Legendary iconic drag queen Carmen died in Sydney on 15 December 2011.
The 75-year-old was born Trevor Rupe, one of 13 children in a New Zealand farming family, and went on to become one of the Gay and Lesbian community’s greatest icons in Australian and New Zealand. She took the name Carmen from Dorothy Dandridge’s character in the movie Carmen Jones.
Carmen died in Sydney’s St Vincent’s Hospital as a result of kidney failure.
“Even as recently as Monday night she was lucid and coherent and had a strong will to live,” close friend Jurgen Hoosma told GayNZ.com.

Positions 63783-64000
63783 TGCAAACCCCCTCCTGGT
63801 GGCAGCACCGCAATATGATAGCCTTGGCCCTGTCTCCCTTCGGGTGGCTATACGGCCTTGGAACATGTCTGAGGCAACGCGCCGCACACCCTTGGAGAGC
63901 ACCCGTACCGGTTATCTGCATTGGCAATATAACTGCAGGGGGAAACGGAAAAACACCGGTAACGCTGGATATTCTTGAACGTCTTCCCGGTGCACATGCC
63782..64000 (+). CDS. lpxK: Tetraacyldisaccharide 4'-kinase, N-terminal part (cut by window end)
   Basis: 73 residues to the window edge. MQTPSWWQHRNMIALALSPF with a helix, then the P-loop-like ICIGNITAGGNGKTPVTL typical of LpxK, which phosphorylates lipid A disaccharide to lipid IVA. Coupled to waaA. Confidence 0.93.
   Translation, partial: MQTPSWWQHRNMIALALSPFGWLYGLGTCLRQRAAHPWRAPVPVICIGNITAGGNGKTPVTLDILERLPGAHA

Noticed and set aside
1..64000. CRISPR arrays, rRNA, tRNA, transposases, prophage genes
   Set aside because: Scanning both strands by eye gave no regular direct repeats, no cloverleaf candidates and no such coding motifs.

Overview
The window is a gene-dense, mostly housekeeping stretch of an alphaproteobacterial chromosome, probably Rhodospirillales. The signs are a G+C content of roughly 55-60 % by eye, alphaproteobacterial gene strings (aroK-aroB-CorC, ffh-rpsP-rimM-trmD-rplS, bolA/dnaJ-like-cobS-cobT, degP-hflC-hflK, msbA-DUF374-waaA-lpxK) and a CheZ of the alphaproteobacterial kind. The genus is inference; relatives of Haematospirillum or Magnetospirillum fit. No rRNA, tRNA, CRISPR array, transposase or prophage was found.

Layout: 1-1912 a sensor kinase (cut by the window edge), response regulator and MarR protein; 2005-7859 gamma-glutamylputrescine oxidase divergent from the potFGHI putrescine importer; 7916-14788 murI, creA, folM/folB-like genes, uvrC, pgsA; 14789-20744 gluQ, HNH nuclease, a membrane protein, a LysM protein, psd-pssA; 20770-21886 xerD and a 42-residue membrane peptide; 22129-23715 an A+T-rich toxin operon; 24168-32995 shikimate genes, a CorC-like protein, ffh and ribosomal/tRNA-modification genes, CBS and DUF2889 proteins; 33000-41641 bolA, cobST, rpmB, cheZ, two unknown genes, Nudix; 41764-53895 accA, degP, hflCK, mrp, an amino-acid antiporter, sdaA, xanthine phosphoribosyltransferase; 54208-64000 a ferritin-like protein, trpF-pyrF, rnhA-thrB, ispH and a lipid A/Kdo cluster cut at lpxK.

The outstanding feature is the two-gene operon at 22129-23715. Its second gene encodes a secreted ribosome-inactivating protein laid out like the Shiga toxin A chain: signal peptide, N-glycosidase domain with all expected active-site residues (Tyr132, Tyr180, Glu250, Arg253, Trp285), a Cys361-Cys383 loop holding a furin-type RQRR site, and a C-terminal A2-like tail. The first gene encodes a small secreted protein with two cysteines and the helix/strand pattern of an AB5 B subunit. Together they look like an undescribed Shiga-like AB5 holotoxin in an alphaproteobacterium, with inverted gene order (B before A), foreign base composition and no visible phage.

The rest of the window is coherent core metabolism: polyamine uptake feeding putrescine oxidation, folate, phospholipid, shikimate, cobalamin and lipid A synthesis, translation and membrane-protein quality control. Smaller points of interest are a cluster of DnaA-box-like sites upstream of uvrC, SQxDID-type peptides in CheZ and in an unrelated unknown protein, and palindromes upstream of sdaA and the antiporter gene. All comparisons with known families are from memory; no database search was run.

After experimenting with drag performances in New Zealand, Carmen moved to Sydney’s infamous Kings Cross entertainment area in the late 1950s and vowed to give up men’s clothes forever. Her various acts featured snakes and hula dancing before joining the Les Girls revue in 1963.
Carmen returned to Wellington from Sydney in 1967 and became an entrepreneur, opening several businesses. The most famous of these was Carmen’s International Coffee Lounge.
The entrepreneur and entertainer made an unsuccessful bid for the mayoralty of New Zealand’s capital, Wellington, in 1977 and campaigned for gay rights Down Under.
She will be buried at Sydney’s Rookwood Maori Cemetery.